Assisted Suicide Ruling In Canada

Assisted Suicide - Euthanasia

Assisted Suicide - Euthanasia

Euthanasia in Canada

The Supreme Court of Canada has unanimously ruled that the Criminal Code provision against aiding and abetting someone to commit suicide, unjustifiably violates the Charter of Rights and Freedoms. The Court found that the criminal law deprives people, who are suffering from grievous and irremediable medical conditions, of the right to life, liberty, and security of the person.

It is important to note that the rule does not apply to “everyone” and “anyone”. The court limited the application to physician-assisted suicides to “a competent adult person who clearly consents to the termination of life and has a grievous and irremediable medical condition, including an illness, disease or disability, that causes enduring suffering that is intolerable to the individual in the circumstances of his or her condition.” This will be the perimeter for who the rule applies to and when the rule applies.

What’s next for this unprecedented decision?

*Determining how this rule will be controlled and regulated.

Parliament and the provincial legislatures need to respond by enacting legislation consistent with the constitutional parameters set out in the decision. The government will most likely turn to the physicians’ colleges for direction and support, along with other interests groups. Considerations need to be made in assessing the Charter rights of both the physician and the patient. There are many groups who are advocating for a physician’s right to choose not to participate in the rule. The Canadian Medical Association has asked for a legislative scheme that will legally protect both the physicians who choose to provide this new intervention as well as the physicians who choose not to provide the new intervention.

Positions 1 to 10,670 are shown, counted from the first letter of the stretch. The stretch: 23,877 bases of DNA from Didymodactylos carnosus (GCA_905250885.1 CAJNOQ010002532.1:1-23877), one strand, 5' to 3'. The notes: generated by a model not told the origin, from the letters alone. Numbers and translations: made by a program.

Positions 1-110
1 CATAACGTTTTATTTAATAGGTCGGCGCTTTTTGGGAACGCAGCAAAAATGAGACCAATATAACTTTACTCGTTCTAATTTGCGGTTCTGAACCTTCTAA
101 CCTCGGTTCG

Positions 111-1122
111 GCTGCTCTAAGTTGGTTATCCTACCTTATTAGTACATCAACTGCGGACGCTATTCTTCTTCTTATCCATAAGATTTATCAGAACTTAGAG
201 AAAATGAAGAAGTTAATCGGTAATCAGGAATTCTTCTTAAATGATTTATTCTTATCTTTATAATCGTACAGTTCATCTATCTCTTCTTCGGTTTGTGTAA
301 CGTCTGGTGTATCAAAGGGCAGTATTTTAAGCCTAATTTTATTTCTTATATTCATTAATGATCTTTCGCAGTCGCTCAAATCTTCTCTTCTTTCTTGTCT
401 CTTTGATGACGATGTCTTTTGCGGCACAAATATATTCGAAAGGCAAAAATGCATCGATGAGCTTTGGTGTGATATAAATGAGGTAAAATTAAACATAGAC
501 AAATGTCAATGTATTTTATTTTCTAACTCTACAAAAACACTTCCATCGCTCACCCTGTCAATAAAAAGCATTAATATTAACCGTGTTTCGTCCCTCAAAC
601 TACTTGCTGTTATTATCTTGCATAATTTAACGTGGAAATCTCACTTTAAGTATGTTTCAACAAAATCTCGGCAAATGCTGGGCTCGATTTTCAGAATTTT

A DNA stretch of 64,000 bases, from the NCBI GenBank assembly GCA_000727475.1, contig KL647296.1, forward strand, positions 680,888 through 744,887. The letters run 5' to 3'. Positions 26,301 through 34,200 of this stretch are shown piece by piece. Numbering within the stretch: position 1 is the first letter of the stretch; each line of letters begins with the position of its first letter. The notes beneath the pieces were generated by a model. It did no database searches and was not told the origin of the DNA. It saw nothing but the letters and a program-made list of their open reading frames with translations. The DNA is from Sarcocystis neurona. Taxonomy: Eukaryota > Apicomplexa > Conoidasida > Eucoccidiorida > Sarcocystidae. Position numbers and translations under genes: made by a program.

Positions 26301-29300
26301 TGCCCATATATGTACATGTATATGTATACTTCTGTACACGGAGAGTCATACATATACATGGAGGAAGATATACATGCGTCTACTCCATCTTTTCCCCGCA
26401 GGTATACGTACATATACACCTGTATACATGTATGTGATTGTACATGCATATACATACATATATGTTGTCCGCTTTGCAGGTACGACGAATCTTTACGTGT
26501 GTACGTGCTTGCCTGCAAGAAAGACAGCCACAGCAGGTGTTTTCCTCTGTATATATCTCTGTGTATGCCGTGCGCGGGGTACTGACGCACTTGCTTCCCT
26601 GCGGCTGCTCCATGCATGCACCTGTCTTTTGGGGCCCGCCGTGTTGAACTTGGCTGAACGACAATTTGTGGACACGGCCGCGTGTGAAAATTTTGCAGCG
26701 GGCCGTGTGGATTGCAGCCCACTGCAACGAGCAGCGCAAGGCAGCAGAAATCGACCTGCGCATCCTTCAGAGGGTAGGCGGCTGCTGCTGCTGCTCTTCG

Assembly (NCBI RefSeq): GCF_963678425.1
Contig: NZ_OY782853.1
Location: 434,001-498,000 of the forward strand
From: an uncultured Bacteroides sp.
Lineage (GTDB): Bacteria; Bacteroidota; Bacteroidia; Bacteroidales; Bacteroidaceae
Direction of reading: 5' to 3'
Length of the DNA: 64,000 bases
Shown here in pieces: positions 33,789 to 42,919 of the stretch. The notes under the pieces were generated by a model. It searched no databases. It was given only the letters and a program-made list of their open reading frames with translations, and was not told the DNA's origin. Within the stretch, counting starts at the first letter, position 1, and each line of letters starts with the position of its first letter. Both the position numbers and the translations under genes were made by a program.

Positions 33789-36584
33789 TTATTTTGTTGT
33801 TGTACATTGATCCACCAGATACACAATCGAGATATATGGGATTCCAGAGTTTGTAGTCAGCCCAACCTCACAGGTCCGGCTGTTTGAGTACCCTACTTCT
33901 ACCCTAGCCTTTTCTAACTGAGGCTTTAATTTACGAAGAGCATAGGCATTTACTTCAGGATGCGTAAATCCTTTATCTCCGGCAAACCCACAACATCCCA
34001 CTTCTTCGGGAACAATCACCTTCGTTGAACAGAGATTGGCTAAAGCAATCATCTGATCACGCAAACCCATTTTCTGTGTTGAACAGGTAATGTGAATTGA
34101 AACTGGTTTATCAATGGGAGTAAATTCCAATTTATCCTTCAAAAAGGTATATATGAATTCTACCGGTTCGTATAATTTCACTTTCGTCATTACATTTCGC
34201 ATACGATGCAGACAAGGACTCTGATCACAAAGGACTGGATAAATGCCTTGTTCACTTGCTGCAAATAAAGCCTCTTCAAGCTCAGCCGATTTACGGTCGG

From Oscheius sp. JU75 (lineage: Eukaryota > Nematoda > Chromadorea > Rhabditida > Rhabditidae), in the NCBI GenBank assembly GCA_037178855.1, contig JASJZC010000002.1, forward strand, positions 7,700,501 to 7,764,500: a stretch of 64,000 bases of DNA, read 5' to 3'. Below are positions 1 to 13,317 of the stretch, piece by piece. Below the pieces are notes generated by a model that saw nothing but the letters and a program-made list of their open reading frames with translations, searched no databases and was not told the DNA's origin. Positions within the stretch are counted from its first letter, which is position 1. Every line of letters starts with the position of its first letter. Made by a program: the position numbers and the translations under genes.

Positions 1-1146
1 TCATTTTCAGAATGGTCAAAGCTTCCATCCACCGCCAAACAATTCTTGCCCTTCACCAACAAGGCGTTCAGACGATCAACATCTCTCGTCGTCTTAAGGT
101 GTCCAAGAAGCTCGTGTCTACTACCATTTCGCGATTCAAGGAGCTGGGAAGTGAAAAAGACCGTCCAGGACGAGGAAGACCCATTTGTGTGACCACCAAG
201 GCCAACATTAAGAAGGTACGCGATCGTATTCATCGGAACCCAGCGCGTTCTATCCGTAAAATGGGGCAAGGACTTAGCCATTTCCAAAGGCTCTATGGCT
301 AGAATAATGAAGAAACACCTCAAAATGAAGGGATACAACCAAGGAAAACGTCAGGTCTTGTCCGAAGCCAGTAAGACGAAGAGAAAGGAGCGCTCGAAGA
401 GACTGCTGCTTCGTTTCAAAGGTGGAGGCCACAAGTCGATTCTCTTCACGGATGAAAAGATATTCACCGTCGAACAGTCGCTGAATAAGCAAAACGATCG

What happens in the meantime with Assisted Suicide Ruling?

*The rule is suspended.

 The Court has suspended the declaration (or decision) for one year. In essence, the court pushed the “pause” button on the new rule. This suspension provides time for Parliament to figure out how to regulate and control the decision. The court has made it clear that there will be no exceptions allowed during this suspension time; Canadians will need to wait a little bit longer for assisted suicide.

Amy MacAlpine is a Wills & Estate lawyer at Hummingbird Lawyers LLP. to get in touch with her please fill out the form.

 

Amy MacAlpine

Amy MacAlpine is a partner at Hummingbird Lawyers. She supports clients in the areas of Wills and Estates, Litigation, and Family Law.

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